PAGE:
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Bone broths are a traditional healing tonic used in many cultures.

In Chinese Medicine, bone broths are used to support the digestive system, strengthen the kidneys, and build the blood.

Bone broths are a delicious base for soups, but they are also a nutrient-rich and easily digested medicine for everyday health. Broth is a mineral-rich strengthening food for healing support during recovery of an illness or surgery. Bone broths are used to strengthen the bones and support joints and tendons. And broth is one of the best post-partum recovery tonics.

Another benefit of broths is that they are a way to sustainably eat meat- we can utilize the whole animal and make a healing food. For example, I suggest roasting a whole chicken, eating the meat, and saving the bones in the freezer. You can use the bones to cook into a bone broth.

The broth can then be used to make soups and stews or as a liquid to cook grains or beans. You can also simply add a pinch of sea salt and sip on it for a warming drink. (Bone broth is a wonderfully warming drink to put in your thermos on a cold day).

I usually freeze half of the stock I make in Pyrex glass containers for future use. My freezer is stocked with chicken and beef stocks that are perfect in times of colds, flu, and digestive discomfort. But truthfully, I use stock in my cooking almost on a weekly basis throughout the year.

I highly suggest including broths in your life. Here’s a simple recipe:

Basic Bone Broth Recipe

Ingredients:

  1. Bones-from chicken, turkey, fish, beef, pork, lamb. You can use raw bones (with or without skin and meat ), a whole carcass or parts (feet, ribs, necks, knuckles, etc.). Raw bones may be browned in a pan in the oven at 350 degrees to enhance flavor and separate some of the fat. You can use cooked bones, with or without skin and meat from a previous meal.  **Use organic, grass-fed meat and bones which you can often find at your local farmer’s market or health food store.
  2. Cold Water (enough to cover the bones)
  3. A splash or two of Vinegar (apple cider, rice, balsamic, red or white wine) or Lemon juice. Adding an acidic substance helps draw out the nutrients from the bones.
  4. Optional: Add Vegetables (such as peelings and scrap ends or entire vegetables like onion, leek, celery, carrot, etc.) and Seasonings (fresh ginger, black peppercorns, bay leaf, etc).

Instructions: 

Combine bones, water, and vinegar in a pot and bring to a boil. Remove any scum that rises to the top. Cover the pot, reduce heat and simmer on low (6-24 hours for chicken stock, 8-72 hours for beef stock). Adjust the temperature low enough that you see small, gentle, slow bubbling. Check the broth every once in a while to make sure that the water level doesn’t get too low. You can add more water if needed.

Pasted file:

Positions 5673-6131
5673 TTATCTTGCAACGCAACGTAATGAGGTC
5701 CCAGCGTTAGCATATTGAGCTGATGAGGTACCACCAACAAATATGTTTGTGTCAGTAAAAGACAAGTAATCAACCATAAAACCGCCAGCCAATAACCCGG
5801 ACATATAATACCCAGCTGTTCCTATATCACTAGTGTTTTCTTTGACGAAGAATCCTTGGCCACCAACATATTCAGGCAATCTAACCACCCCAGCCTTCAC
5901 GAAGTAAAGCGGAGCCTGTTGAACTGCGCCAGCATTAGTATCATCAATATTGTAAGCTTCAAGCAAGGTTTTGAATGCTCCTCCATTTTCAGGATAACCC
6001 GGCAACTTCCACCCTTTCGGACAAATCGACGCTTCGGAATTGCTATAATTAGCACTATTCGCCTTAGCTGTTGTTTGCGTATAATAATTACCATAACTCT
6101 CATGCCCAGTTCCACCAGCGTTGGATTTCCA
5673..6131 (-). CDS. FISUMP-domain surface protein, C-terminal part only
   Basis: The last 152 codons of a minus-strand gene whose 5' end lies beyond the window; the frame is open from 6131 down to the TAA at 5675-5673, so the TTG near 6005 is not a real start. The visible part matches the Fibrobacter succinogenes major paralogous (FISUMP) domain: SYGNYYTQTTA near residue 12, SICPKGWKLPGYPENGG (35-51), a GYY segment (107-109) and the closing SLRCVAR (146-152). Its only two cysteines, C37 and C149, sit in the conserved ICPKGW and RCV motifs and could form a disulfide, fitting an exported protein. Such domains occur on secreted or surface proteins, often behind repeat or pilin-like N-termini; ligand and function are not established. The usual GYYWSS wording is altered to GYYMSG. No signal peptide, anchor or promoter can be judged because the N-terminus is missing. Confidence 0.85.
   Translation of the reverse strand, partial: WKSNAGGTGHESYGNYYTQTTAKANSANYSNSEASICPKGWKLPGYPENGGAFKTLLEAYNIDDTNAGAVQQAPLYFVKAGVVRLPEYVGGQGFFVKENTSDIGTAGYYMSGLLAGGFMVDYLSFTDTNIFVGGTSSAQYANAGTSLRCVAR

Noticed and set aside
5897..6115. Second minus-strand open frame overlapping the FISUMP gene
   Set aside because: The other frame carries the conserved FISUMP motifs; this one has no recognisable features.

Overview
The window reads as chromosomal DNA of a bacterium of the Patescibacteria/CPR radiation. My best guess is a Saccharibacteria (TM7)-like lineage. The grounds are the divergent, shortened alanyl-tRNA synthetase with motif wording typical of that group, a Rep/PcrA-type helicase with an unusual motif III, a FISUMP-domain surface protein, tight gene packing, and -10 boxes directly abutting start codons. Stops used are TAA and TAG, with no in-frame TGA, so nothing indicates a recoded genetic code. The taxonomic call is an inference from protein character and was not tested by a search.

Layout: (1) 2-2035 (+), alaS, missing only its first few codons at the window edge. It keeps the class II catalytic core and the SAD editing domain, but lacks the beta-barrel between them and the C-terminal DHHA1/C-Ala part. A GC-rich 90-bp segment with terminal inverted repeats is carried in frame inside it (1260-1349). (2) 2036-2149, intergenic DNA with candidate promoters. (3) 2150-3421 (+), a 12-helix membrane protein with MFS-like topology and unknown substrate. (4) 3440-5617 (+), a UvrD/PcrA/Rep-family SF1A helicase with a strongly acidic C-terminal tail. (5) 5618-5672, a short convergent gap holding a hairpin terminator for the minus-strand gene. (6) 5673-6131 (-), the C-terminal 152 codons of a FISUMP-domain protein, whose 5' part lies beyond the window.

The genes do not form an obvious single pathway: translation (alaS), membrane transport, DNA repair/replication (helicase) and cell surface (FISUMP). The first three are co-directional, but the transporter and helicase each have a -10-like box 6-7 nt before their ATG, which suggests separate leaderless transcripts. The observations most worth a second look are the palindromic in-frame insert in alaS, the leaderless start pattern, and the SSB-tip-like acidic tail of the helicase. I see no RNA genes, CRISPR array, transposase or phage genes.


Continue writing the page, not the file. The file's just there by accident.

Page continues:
You can also use a crock pot to make broth.

You can add the vegetables and seasonings at the beginning of cooking for flavor. Optionally, add fresh vegetables in the last hour or two of cooking to increase the mineral content of the broth.

Once done, allow the broth to cool. Strain broth through a colander and discard the bones, vegetables and seasonings. Reserve the meat for soup, salads, or other recipes.

To skim the fat, use a fat separator, or refrigerate the broth and skim the fat that hardens at the top of the broth. Broth may be frozen for months, or kept in the refrigerator for about four days.

Freezer storage: 

To store broth in the freezer, I suggest using Pyrex glass containers (with rubber lids) or canning jars. Leave an inch or two of space to the top of the container to prevent the container from cracking when the stock freezes and expands. I first store the stock in the refrigerator until it is completely cool, then I will transfer to the freezer. If using Pyrex containers, you can stick the completely cooled broth into the freezer. If using canning jars, you need to make sure the lid is loose when putting into the freezer. Once the stock is fully frozen, you can tighten the lid. (This step will prevent the jar from cracking)

Uses

      • Soup- add vegetables, beans, grains, and/or meat to make a soup or stew.
      • Cooking liquid- use broth to cook grains and beans.
      • “Tea”- add sea salt and sip broth like a tea.

To learn more about the benefits of bone broths, I suggest these links:

Traditional Bone Broth in Modern Health and Disease by Allison Siebecker; Townsend Letter February/March 2005

Why Broth is Beautiful- Essential Roles for Proline, Glycine, and Gelatin; by Kayla Daniel

Broth is Beautiful; by Sally Fallon

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